Stock Market: The Top Performer in the TSX Composite This Year Might Surprise You


Canadian tech company Celestica (CLS-T) emerged from nowhere to post the biggest gain on the TSX Composite this year, by far. Photo: Westend61/Getty Images

The TSX Composite has kept its head above water for most of this year, but barely. As of the close on Nov. 17, the year-to-date gain was just over four per cent. That’s a lot better than last year but well behind the S&P 500, which has gained 17.57 per cent so far in 2023.

What’s the S&P got going for it that we don’t? Information technology, that’s what. Mega tech companies have been the driving force behind the S&P and Nasdaq year-to-date. As of Nov. 17, the S&P 500 Info Tech Index was up almost 50 per cent in 2023. The rest of the S&P was more-or-less flat.

It’s not that Canada doesn’t have any tech companies. We do, and they’re performing well. The TSX Capped Information Technology Index has gained 48 per cent this year. That’s far and away the best performance among the TSX sub-indexes but it doesn’t have much impact on the composite because technology companies only have a weighting of just over seven per cent. The S&P weighting is 27.5 per cent. 

Our best-known tech company is Ottawa-based Shopify. It operates world-wide and has a market cap of almost $120 billion. The stock has almost doubled this year, but that’s after a stunning 80 per cent decline that began in the fall of 2021 and continued through most of 2022. The shares are currently trading at about half their all-time high, reached in November 2021.

The most intriguing Canadian tech story is that of Celestica (CLS-T), which emerged from nowhere to post the biggest gain on the TSX Composite this year, by far. As of Nov. 17, the stock was ahead 152 per cent in 2023, and still gaining. What’s going on?

First, some history. Toronto-based Celestica employs 26,000 people. It first saw the light of day in 1996 as a subsidiary of IBM. In 1996, it was sold to Onyx Corp. Onyx has been divesting its shares recently.

CLS began trading publicly in 1998 with the sale of 20.6 million shares at US$17.50. That was during the dot-com boom and, like everything else tech related, the share price went wild in the next few years. The stock reached an all-time high of C$108.80 in November 2000, then collapsed.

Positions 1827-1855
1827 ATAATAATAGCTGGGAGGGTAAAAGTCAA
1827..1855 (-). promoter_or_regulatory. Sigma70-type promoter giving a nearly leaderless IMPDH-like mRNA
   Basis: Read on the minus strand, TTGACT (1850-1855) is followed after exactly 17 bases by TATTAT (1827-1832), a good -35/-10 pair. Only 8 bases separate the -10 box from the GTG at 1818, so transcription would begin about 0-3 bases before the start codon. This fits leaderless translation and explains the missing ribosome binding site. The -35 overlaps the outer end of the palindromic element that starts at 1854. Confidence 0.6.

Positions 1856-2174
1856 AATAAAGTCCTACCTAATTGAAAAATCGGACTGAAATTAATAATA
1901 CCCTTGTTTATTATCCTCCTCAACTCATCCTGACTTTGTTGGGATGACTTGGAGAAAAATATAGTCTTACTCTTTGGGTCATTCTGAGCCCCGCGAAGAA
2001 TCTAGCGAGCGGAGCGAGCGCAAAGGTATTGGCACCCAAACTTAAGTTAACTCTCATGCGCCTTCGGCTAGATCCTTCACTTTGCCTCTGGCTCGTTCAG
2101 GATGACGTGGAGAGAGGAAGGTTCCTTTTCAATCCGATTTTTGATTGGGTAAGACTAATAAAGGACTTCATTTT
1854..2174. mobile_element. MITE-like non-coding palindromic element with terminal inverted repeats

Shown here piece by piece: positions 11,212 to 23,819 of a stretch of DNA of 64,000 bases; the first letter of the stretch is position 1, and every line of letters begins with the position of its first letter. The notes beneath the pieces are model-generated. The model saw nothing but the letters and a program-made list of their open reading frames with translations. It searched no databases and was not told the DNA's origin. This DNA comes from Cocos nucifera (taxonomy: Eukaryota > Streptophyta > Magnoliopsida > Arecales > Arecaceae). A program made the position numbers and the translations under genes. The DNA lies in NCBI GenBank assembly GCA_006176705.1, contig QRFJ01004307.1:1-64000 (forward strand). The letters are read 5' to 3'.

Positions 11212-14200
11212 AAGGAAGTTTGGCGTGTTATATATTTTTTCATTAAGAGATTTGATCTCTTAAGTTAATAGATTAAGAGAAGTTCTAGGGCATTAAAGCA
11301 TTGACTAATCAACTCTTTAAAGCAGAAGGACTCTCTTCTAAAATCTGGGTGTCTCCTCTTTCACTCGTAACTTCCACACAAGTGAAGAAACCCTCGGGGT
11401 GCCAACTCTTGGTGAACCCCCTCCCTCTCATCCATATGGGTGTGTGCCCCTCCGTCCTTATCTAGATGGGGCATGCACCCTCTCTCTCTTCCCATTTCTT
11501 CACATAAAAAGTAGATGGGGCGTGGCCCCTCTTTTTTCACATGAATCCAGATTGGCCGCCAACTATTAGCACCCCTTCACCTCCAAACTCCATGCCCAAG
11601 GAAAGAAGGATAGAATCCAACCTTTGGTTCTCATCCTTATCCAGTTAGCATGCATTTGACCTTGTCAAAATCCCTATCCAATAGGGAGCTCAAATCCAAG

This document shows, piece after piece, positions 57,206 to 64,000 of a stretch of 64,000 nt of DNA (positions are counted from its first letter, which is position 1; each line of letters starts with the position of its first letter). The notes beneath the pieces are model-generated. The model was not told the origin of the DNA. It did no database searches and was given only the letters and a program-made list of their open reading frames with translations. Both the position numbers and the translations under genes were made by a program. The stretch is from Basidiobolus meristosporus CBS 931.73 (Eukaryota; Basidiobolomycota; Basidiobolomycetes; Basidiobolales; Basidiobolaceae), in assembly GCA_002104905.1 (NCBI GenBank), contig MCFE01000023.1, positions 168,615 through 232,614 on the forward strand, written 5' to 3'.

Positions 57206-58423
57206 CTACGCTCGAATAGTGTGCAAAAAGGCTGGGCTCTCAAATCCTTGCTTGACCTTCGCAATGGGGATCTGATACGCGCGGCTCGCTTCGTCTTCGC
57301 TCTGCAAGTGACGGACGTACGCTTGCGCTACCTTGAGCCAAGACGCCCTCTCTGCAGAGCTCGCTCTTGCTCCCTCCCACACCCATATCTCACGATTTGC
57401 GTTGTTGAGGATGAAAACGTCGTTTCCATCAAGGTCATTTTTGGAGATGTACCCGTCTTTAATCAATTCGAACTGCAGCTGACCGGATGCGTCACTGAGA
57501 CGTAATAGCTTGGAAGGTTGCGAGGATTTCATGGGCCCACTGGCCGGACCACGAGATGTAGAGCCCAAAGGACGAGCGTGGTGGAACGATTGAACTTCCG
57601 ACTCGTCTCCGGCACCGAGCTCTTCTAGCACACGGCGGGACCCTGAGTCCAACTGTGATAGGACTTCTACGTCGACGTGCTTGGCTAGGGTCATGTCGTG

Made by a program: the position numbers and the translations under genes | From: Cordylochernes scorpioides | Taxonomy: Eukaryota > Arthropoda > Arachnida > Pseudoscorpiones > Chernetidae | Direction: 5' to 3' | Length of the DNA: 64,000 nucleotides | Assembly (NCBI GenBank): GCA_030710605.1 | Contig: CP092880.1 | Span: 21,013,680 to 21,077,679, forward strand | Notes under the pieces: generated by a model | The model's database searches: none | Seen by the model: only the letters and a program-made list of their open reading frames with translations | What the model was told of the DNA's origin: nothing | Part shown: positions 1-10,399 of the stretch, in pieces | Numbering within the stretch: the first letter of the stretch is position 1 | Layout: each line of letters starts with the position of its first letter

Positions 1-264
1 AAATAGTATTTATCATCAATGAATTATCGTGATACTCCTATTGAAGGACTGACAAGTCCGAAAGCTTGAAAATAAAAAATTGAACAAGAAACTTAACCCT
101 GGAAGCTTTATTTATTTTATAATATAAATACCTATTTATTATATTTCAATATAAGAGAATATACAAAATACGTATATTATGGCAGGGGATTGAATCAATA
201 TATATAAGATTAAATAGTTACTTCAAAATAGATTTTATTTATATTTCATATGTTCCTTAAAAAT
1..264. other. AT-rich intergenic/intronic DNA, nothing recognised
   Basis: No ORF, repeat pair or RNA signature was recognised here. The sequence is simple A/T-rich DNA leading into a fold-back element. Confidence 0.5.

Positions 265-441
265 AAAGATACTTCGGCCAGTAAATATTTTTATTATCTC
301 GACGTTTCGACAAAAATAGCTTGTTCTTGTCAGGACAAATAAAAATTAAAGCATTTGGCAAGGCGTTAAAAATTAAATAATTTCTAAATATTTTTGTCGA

By March 2003 the stock was trading below C$17 and since then it has bumped along in the mid-teens, largely ignored by investors. Until this year, that is. The stock began 2023 in the $15 range, cracked through the $20 level in July, and has just kept going. It closed Friday at $38.46, up $0.62 on the day. Closing price in New York was US$28.05.

The turn-around dates back to 2016, when the company embarked on a plan to diversify its portfolio, invest in engineering offerings, and improve profitability. The goal was to become “the undisputed industry leader in product and platform solutions across higher value markets.” These markets include defence and aerospace, health tech, communications, industrial, and capital equipment.

One of the key drivers of the stock is the company’s development of artificial intelligence (AI) solutions. Its 800G family of network switches supports cutting-edge AI, Machine Learning (ML), and high-performance computing requirements.

To encourage investors to revisit the stock, the company aims at improving adjusted earnings per share by 10+ per cent annually over the long term. The immediate goal is to generate adjusted EPS of $2.40 or more in 2025.

The transformation started to pay off in the 2022 fiscal year. The company reported a 29 per cent increase in revenue, to $7.3 billion (amounts in US dollars), the highest since 2011. Of that, $4.3 billion came from Connectivity and Cloud Solutions and the remainder from Advanced Technology Solutions. Adjusted earnings per share were $1.90, highest in the company’s history.

Growth has continued this year. Third quarter revenue was just over $2 billion, up 6 per cent from the same period last year. Adjusted earnings per share came in at $0.65 compared to $0.52 the year before.

For the first nine months of the year, revenue was $5.8 billion, up 11.5 per cent from $5.2 billion in 2022. Adjusted net earnings were $202 million ($1.68 per diluted share), up from $166 million ($1.34 per share) in the prior year.

Celestica projects fourth quarter revenue will be between $2.0 and $2.15 billion. Adjusted earnings per share are forecast to come in between $0.65 and $0.71.

The stock does not pay a dividend. However, the company expects to launch a new normal course issuer bid in December that would allow it to repurchase up to 10 per cent of its public float.

Despite the recent price run-up, the stock trades at a reasonable p/e ratio of 16.65. I rate it a buy for long-term growth.

Gordon Pape is Editor and Publisher of the Internet Wealth Builder and Income Investor newsletters. For more information and details on how to subscribe, go to